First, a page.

Now any good movement in America must have appropriate marketing, right? What better way to support the air of simplicity attributed to Tenkara and attract would be followers than to offer a wonderfully simple website? In my opinion, and kudos to the designers, the whole place exudes simplicity, from the slimmed down, two-toned-ish color scheme to the one and two word phrases that describe gear and technical resources (of which there are very few; simple). Honestly, there is almost nothing confusing about that site; it might just be the essence of simple.

In the same vein, the promotional videos are well done and go a long way in adding to the simplicity vibe of Tenkara (kudos, again, to developers/producers). I personally favor the one where the Tenkara USA developer is siting on a rock having a conversation with the audience while casting gently over a riffle and professing the simplicity of it all. The whole thing struck me as sublime and almost perfectly simple.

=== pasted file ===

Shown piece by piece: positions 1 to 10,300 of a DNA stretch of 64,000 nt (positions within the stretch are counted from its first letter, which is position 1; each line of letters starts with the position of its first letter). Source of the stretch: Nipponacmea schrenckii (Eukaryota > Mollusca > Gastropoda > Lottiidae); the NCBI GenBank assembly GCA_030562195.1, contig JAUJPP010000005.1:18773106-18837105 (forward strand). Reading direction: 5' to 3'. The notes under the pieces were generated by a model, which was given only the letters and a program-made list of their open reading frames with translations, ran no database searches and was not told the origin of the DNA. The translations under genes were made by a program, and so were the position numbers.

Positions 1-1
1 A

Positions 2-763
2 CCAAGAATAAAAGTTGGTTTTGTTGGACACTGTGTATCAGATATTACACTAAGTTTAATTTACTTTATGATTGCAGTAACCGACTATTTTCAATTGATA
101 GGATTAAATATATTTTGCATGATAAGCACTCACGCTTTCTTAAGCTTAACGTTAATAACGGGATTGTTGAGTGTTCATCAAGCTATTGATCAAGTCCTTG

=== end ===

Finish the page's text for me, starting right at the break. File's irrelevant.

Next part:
Ok, Ok sometimes the the fly fishing industry can overly complicate things and can go too far. But have we really come to the point where fly fishing, as a hobby, sport, or past time, really deserves a reactionary, "pull back and find our roots movement"? Has it become necessary to shed the mortal coil of Western fly fishing and elevate our angling experience? Is Tenkara a postmodern reaction? Maybe it is...

All poking, prodding, and sarcasm aside, I freely admit that Tenkara is probably a very effective mountain stream technique. In fact, I am sure that it is deadly effective in those environments. After all, the approach was developed by Japanese commercial fisherman and if there is one thing that I know, anything that was developed by someone trying to make money or feed themselves will perform with maximum efficiency.

I just don't think that fly fishing, Eastern or Western, should be promoted as some kind of existential experience. Fly fishing is just another approach to angling. It is an attempt to trick, control,  and capture, even for the briefest of moments, another living creature. I am convinced that angling fills some basic human instinct for hunting and gathering. As fisherman, I guess we are lucky that we can practice catch and release to fulfill this basic human urge (hunters can too!) without having to clean and cook all the fish we catch.